In an embodiment, the apparatus may also include a first piston and a second piston in cooperative operation with the first and second cylinders respectively. Movement of the first and second pistons in a first or upward direction transfers the first and second confectionery to the respective first and second cylinder when the rotary valve is in the first position. Movement of the pistons in a second or downward direction dispenses the first and second confectionery from the respective first and second cylinders into the nozzle when the rotary valve is in the second position. Consequently, the nozzle may be used to coextrude the first confectionery with the second confectionery when the rotary valve is in the second position. The coextruded first confectionery stream may encase the second confectionery stream.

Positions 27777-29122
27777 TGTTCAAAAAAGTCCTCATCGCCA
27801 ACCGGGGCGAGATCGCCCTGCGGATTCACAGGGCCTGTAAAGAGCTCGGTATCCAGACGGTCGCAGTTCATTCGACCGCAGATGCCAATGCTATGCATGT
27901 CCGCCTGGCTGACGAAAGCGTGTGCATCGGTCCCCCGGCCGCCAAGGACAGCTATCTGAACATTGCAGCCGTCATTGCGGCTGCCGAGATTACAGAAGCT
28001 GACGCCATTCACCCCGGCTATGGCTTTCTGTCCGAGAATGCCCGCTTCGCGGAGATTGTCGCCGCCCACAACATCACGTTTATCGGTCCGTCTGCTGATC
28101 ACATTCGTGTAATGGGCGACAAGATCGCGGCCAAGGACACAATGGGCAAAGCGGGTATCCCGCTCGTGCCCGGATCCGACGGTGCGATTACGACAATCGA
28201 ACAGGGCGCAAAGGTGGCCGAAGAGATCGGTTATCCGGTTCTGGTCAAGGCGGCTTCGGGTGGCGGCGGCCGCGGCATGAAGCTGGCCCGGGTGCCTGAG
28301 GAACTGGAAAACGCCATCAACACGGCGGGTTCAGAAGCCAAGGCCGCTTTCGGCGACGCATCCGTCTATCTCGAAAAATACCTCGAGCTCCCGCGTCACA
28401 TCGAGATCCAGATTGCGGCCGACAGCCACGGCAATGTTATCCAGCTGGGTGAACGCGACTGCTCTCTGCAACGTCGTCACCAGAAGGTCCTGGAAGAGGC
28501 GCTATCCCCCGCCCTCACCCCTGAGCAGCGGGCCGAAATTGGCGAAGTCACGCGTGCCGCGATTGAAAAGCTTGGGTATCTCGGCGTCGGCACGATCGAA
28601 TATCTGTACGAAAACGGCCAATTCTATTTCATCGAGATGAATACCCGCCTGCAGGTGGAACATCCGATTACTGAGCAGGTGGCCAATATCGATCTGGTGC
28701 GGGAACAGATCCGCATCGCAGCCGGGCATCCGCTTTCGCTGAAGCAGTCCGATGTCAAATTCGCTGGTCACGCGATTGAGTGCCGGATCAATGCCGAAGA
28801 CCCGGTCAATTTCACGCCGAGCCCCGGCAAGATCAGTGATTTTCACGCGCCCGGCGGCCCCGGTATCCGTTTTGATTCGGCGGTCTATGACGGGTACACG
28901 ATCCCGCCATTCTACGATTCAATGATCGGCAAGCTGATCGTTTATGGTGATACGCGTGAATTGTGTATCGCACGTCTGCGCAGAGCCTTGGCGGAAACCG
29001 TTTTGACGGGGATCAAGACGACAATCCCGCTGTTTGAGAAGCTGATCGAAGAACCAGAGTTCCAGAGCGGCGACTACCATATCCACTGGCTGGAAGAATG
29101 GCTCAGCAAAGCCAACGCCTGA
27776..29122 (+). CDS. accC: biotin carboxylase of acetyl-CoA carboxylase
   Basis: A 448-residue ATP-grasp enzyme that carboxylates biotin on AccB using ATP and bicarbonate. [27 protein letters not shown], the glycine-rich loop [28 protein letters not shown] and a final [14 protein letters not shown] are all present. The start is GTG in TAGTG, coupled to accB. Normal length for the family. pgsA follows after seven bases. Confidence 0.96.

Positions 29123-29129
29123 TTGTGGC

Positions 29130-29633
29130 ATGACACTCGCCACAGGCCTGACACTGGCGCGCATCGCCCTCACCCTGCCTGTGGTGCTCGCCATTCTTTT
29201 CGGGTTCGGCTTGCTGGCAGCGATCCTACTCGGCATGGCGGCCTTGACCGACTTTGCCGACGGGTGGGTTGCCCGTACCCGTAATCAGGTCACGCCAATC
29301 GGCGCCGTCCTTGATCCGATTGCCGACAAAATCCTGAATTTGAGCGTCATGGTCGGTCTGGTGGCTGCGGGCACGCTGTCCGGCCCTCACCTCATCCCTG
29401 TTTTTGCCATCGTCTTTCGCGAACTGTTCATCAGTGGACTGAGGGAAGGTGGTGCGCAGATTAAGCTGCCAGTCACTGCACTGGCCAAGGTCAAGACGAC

In an embodiment, the first piston may be moved at a rate different than the rate of movement for the second piston. Alternatively, the piston head diameter, the stroke distance, and/or the confectionery density may be varied to coextrude different amounts of first and second confectioneries.

A method of producing a confectionery product is provided in yet a further embodiment of the present invention. The method includes providing a depositing apparatus having a rotary valve in fluid communication with a source of a flowable confectionary, a cylinder, and an outlet. An amount of the flowable confectionery may be transferred into the cylinder when the rotary valve is in a first position. The method includes dispensing the confectionery amount from the cylinder through the outlet when the rotary valve is in a second position. The method also entails moving the rotary valve between the first and second positions.